An investigation of multiplier effects generated by implementing queue jump lanes at multiple intersections

Long Truong, Majid Sarvi, Graham Currie

Research output: Contribution to journalArticleResearchpeer-review

8 Citations (Scopus)


This paper investigates the combination effects of queue jump lanes (QJLs) on signalised arterials to establish if a multiplier effect exists, that is, the benefit from providing QJLs at multiple intersections is higher than the sum of benefits from providing them individually at each of those intersections. To explore the combination effects on bus delay and total person delay, a delay estimation model is developed using kinematic wave theory, kinematic equations and Monte Carlo simulation. In addition, to investigate the combination effects in offset settings optimised for bus delay or total person delay, offset optimisation models are proposed. Validation results using traffic micro-simulation indicate the effectiveness and computational efficiency of the proposed models. Results of a modelling test bed suggest that providing QJLs at multiple intersections can create a multiplier effect on one-directional bus delay savings with signal offsets that provide bus progression. Furthermore, optimising offsets to minimise bus delay tends to create a multiplier effect on one-directional bus delay savings, particularly when variations in dwell times are not high. The reason for the multiplier effect may be that providing QJLs reduces variations in bus travel times, which makes signal coordination for buses perform more effectively. From a policy perspective, the existence of a multiplier effect suggests that a corridor-wide scale implementation of QJLs has considerable merit.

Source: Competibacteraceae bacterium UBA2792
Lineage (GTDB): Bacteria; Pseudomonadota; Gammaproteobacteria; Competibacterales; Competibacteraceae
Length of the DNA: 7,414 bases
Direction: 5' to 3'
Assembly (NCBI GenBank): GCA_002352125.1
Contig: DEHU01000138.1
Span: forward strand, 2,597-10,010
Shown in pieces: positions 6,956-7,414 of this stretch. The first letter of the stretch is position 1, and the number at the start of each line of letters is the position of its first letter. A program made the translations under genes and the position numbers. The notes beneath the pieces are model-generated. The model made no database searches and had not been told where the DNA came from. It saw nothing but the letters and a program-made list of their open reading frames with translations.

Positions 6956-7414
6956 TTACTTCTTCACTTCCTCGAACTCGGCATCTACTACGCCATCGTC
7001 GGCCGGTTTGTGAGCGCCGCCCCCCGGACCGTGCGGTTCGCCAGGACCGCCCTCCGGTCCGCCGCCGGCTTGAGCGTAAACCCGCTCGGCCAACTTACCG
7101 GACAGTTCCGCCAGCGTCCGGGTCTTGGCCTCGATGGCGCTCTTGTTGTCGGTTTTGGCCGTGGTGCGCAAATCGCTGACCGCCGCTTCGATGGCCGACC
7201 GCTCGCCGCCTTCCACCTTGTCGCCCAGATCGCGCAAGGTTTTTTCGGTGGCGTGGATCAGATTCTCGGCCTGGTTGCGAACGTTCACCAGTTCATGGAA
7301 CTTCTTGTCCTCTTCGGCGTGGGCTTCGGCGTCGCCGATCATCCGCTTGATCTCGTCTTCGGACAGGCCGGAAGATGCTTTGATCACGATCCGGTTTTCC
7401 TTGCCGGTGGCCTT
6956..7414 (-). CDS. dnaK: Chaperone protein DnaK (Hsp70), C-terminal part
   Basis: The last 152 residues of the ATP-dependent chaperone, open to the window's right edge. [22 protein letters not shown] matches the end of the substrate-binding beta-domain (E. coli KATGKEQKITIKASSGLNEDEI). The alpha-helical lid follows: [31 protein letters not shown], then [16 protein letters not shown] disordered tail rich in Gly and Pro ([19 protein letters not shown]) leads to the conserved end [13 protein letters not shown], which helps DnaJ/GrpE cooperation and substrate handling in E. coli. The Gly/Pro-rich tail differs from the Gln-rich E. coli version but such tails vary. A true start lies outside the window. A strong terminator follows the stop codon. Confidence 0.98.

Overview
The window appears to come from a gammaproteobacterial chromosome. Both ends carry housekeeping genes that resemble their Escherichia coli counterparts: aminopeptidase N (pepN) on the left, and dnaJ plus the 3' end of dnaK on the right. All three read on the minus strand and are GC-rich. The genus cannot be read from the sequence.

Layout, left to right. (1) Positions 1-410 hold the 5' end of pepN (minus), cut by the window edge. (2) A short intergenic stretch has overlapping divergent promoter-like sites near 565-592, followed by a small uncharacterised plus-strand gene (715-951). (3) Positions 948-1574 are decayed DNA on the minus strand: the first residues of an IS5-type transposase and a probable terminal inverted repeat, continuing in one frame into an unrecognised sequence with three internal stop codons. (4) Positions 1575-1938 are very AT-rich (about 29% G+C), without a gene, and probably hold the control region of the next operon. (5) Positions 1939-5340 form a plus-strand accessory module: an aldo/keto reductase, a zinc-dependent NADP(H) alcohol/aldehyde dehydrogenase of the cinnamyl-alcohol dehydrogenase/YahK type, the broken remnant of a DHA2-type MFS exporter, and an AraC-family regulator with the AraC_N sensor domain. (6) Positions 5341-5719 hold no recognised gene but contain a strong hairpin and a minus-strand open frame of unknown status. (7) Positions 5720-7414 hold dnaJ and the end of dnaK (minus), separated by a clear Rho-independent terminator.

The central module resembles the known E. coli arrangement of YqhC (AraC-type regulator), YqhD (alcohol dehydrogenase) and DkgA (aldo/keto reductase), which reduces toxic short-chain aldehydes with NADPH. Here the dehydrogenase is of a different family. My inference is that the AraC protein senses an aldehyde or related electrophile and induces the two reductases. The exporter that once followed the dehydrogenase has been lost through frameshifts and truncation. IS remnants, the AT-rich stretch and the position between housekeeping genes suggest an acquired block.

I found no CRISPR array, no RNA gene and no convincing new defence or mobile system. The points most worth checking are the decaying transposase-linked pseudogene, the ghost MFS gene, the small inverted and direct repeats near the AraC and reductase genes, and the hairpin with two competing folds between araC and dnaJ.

Original languageEnglish
Pages (from-to)1699-1715
Number of pages17
JournalJournal of Advanced Transportation
Issue number8
Publication statusPublished - Dec 2016


  • Offset optimisation
  • Queue jump lane
  • Shockwaves
  • Transit priority

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